Okay, so out of all the actors on this list, Daniel Kaluuya is definitely the wild card. A few months ago, this wouldn't have been the case, but ever since Get Out broke records, raking in over $160,000,000 at the U.S. box office, chances are the only screen we'll be seeing him on is the silver one. Kaluuya's going to be the next big box office star—just you watch. However, there's still a chance that this former Skins star might be inclined to travel back to his roots, to don a second heart as the Gallifreyan madman to really show audiences that Doctor Who certainly isn't just a role any actor could say no to.
God, in the TARDIS, Kaluuya would be a force to be reckoned with. He'd certainly be a young Doctor, but that's hardly been a sign of failure in the past (hello, Matt Smith and David Tennant). He would absolutely channel a modern sort of energy to the Doctor, with exactly the sort of punch-packing enthusiasm one would hope for in the 13th version of the Doctor (and yes, we understand that there are technically more than thirteen, but let's not get into semantics).
5 Rhys Ifans
Honestly, Xenophilius Lovegood may as well have been playing the Doctor in the Deathly Hallow films. Well, if the Doctor had a history with psychedelics, at least. He was bizarre, colorful, clever, a bit mad, but lovable—and that's only in that one role. Throughout his filmography, Ifans has played his fair share of mad, but lovable characters, so it almost seems natural that he'd of course play the Doctor at least some point in his career.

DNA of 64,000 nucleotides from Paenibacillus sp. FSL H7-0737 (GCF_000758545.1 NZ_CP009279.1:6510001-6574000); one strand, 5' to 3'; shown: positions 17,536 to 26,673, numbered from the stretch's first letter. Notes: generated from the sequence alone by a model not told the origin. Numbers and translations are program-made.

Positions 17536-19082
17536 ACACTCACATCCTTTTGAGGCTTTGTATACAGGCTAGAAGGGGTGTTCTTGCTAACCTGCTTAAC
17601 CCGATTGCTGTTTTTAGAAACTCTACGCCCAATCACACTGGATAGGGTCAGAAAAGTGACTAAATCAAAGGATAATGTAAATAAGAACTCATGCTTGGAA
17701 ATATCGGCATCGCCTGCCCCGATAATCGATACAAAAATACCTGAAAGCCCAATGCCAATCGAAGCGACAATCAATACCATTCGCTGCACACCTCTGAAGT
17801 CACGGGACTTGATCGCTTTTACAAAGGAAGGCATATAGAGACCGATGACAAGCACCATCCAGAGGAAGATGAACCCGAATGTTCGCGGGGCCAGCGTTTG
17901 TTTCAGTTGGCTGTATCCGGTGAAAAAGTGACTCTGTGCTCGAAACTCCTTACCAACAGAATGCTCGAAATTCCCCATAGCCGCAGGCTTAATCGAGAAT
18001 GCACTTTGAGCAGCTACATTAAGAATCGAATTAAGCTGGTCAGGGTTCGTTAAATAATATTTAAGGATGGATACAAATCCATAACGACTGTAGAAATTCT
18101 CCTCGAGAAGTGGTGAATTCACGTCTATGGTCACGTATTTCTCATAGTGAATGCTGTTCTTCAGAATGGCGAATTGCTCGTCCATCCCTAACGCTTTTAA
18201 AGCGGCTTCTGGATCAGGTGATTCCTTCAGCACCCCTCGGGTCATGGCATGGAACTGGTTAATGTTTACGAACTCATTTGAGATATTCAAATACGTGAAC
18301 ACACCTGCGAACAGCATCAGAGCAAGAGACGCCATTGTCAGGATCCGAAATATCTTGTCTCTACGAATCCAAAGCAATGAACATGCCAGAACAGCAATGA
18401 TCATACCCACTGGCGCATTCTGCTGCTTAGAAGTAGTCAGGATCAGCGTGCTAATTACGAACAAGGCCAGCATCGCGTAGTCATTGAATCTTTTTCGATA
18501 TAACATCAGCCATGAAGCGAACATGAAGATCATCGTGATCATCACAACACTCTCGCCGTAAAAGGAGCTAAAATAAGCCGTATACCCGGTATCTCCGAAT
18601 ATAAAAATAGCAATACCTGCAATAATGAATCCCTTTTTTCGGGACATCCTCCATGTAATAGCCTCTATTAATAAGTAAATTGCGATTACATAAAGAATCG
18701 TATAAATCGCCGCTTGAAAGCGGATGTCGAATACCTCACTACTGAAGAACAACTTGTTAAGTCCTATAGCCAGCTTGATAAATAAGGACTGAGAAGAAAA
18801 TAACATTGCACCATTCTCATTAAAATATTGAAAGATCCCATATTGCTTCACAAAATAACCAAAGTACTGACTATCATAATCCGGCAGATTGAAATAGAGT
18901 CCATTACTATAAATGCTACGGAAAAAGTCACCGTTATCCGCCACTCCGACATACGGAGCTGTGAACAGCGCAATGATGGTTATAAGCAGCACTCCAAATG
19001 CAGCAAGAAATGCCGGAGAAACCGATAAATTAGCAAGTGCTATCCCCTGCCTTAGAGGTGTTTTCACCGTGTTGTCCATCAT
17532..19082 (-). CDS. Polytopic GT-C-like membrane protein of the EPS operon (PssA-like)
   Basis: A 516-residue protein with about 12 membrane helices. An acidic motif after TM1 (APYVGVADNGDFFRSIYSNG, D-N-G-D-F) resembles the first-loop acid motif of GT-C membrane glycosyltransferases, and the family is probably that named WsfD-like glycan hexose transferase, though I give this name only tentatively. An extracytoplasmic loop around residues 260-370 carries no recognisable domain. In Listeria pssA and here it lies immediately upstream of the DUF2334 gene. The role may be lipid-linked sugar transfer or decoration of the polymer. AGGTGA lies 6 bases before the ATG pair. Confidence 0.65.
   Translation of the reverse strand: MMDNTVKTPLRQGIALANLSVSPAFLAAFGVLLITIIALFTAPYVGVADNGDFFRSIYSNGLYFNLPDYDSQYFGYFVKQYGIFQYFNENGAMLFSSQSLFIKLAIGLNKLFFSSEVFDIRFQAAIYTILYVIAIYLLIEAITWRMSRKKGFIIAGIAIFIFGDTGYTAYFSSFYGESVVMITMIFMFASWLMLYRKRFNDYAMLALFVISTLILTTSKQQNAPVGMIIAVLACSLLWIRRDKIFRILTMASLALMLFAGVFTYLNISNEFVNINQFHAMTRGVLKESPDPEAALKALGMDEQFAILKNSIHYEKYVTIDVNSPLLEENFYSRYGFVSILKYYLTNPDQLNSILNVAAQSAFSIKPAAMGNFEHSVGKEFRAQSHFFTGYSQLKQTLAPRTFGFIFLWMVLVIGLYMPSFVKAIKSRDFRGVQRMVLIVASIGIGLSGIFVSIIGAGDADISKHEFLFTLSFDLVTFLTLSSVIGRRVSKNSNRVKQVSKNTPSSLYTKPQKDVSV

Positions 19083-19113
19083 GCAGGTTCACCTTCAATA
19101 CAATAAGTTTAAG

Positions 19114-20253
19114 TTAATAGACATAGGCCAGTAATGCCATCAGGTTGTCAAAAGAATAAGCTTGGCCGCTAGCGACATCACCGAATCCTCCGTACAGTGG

In the TARDIS, we need someone who seems seasoned in their eccentricities. We don't want someone stepping into the role without feeling as though they've truly explored the absolute limits of their charismatic madness. Ifans is absolutely someone who can pull that off. We've seen him prove himself time and time again. So, really, it feels like it's only a matter of time before we see his take on the Doctor.
4 Olivia Colman
Here's a name that's been dropping around the regeneration water cooler for quite a bit of time now. Like Buchan, she's also one of the leads on Chris Chibnall's Broadchurch, so he'll certainly know what he's getting with someone like Colman. But, apart from the Chibnall connection, Colman's an actress who more or less deserves this role. She's got grip and dignity, with a sprinkle of quirk and a solid hint of "more where that came from." Right now, when it comes to people talking about who should take over for Capaldi, it's Colman, and for good reason.
First appearing on Doctor Who in Matt Smith's first full episode, Colman's already got her foot in the door. She's got a commanding presence, softened slightly by a deep vulnerability. For the Doctor, that's perfect. She's got a matter-of-factness in her delivery and presentation, so in a role that requires full authority of any given life or death situation, that's more than just a little vital.
3 Kenneth Branagh